In Mathew 6, verse 22 and 23, Jesus also talks about two perspectives – the good eye and the bad eye. We must train our vision, put on the corrective lens of God’s Word, and learn not to be limited by the horizons of this world. We need to learn to see, think, and act in light of eternity. (This is the theme of my novels Deadline and Dominion, and Edge of Eternity.)
Perspective is what John Wesley had when he said, “I judge all things only by the price they shall gain in eternity.” It’s what C. T. Studd had when he said, “Only one life, ‘twill soon be past, only what’s done for Christ will last.”
For fourteen years I was a pastor. One Sunday morning I stood before my church and said, “I have bad news – I have a terminal disease. I’m going to die.” Then I added, “But the news gets even worse. You have the same disease. You’re going to die too.”
The disease is mortality. We’re all going to die. One day very soon we will each stand before our Lord, the Audience of One. He will sift out our lives – some will burn as what 1 Corinthians 3 calls wood, hay, and stubble. Some will remain, as what he calls gold, silver, and precious stones. How much will burn and how much will remain depends on how we have used our lives and our resources here.
Imagine for a moment that you are alive at the very end of the American Civil War. You are living in the South, but your home is really in the North. While in the South you have accumulated a good amount of Confederate currency. Suppose you also know for a fact that the North is going to win the war, and that the end could come at any time. What will you do with your Confederate money?
If you were smart, there is only one answer to the question. You would cash in your Confederate currency for U.S. currency – the only money that will have value once the war is over. You would keep only enough Confederate currency to meet your basic needs for that short period until the war was over and the money would be worthless.
Likewise, as believers we have inside knowledge of an eventual upheaval in the worldwide social and economic situation. The currency of this world will be worthless at our death or Christ’s return.
This knowledge should radically affect our investment strategy. For us to accumulate vast earthly treasures in the face of the inevitable future is equivalent to stockpiling Confederate money despite our awareness of its eventual worthlessness. It’s not only wrong – it’s just plain stupid!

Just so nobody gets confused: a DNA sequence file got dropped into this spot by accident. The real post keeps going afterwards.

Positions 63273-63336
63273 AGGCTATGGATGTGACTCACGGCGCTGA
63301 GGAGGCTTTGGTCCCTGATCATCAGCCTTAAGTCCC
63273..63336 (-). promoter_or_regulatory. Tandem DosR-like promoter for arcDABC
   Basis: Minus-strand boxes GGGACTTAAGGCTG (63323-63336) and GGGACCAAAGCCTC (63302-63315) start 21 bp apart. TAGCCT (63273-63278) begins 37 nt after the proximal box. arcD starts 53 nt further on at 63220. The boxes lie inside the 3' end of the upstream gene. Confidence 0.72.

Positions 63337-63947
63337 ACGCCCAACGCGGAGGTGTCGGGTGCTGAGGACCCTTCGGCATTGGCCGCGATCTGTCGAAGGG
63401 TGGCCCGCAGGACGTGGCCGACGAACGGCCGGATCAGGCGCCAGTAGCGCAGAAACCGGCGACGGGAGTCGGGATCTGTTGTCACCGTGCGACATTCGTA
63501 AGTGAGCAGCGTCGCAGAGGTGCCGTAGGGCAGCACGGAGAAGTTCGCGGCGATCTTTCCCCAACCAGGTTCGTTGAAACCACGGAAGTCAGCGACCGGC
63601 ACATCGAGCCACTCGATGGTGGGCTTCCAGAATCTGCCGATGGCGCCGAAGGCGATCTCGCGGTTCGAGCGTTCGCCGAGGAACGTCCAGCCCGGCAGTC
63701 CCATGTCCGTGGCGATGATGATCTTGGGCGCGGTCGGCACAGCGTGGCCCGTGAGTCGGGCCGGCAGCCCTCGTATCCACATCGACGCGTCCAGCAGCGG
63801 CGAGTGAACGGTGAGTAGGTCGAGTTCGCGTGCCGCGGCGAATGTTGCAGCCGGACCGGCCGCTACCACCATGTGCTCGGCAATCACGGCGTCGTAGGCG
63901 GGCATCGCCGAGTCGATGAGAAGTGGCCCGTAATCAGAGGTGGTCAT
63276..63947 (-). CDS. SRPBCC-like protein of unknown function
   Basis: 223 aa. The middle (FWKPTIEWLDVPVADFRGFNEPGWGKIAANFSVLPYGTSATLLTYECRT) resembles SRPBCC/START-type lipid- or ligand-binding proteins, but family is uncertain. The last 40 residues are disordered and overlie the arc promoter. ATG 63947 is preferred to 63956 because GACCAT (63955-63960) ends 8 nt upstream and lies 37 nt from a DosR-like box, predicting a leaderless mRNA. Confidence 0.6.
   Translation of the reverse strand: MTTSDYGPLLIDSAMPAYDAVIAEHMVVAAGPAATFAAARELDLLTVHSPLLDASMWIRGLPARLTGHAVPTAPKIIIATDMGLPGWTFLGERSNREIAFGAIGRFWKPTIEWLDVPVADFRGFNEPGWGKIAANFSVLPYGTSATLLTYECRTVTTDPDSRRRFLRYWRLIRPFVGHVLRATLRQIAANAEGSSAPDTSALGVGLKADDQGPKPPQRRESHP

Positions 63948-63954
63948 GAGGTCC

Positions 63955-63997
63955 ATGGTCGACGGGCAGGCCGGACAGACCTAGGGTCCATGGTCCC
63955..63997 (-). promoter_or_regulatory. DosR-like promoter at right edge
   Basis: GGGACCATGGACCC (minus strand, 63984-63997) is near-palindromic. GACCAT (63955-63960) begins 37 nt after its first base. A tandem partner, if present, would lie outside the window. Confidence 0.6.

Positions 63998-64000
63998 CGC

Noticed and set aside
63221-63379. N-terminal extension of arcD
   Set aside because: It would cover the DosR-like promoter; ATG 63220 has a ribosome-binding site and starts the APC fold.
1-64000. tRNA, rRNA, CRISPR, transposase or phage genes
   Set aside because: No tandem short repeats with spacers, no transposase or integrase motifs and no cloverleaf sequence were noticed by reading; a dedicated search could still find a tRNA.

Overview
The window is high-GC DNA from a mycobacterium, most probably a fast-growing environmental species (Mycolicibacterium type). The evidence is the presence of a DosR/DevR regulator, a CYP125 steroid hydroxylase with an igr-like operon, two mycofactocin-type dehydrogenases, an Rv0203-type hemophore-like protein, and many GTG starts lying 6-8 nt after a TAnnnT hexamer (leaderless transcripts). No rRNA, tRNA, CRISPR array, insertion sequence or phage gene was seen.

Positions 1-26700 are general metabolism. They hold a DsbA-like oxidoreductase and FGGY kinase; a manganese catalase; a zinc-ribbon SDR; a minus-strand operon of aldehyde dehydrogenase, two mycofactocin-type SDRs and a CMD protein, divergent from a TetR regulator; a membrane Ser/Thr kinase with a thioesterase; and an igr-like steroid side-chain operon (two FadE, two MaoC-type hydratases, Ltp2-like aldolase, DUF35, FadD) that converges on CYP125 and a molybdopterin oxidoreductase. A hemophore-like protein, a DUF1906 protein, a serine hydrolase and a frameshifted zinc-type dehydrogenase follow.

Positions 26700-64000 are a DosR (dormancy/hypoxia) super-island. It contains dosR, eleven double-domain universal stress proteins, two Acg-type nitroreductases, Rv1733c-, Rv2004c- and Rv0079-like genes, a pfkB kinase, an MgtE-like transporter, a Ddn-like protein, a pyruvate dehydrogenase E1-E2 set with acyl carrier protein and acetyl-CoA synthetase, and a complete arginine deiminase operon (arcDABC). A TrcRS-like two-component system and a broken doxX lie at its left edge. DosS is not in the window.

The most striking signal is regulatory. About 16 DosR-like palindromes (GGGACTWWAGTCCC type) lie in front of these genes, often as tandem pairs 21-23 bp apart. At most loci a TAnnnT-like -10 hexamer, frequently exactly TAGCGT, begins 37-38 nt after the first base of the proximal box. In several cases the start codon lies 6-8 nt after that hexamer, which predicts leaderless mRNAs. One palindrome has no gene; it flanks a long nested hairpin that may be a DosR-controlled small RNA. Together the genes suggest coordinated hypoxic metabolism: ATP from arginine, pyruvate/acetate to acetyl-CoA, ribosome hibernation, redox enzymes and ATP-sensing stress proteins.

Kingdom currency, backed by the eternal treasury, is the only medium of exchange recognized by the Son of God, whose government will last forever. The currency of His kingdom is our present faithful service and sacrificial use of our resources for Him.
In the investment world there are experts and advisors known as “Market Timers.” When they read the signs that the stock market is about to take a downward turn, they recommend switching funds immediately into more dependable or consistent investments, such as money markets or T-Bills, or certificates of deposit.
In Matthew 6 Jesus functions as the foremost investment advisor, the ultimate expert in the economies of earth and Heaven. His strategy is simple – He tells us to once and for all switch investment vehicles. He tells us to transfer our funds from earth (which is volatile and ready to take a permanent dive) to Heaven (which is totally dependable, insured by God Himself, and is coming soon to forever replace the economy of earth).
Second Peter 3 gives us a financial forecast, or maybe you could call it an insider tip. It tells us that this world and everything in it is going to burn. There is a coming holocaust of things. Revelation 18 speaks of the economic world system of materialism, called “Babylon the Great.” If that’s the kingdom you’re investing your life in, then go ahead and be depressed. You’ve got a lot to be depressed about. Babylon is going down!
If your treasures are in Heaven, there is good news. Heaven is coming and anything you’ve put in God’s hands is safe. What you’ve used for the glory of God will have counted for eternity. What you’ve given to God on earth will be there in Heaven. What you clung on to for yourself won’t be.
Where’s your heart?
In verse 21 Jesus says, “Where your treasure is, there your heart will be also.” He’s saying, “Show me your checkbook, your Visa statement, and your receipts, and I’ll show you where your heart is. Your heart follows your money.”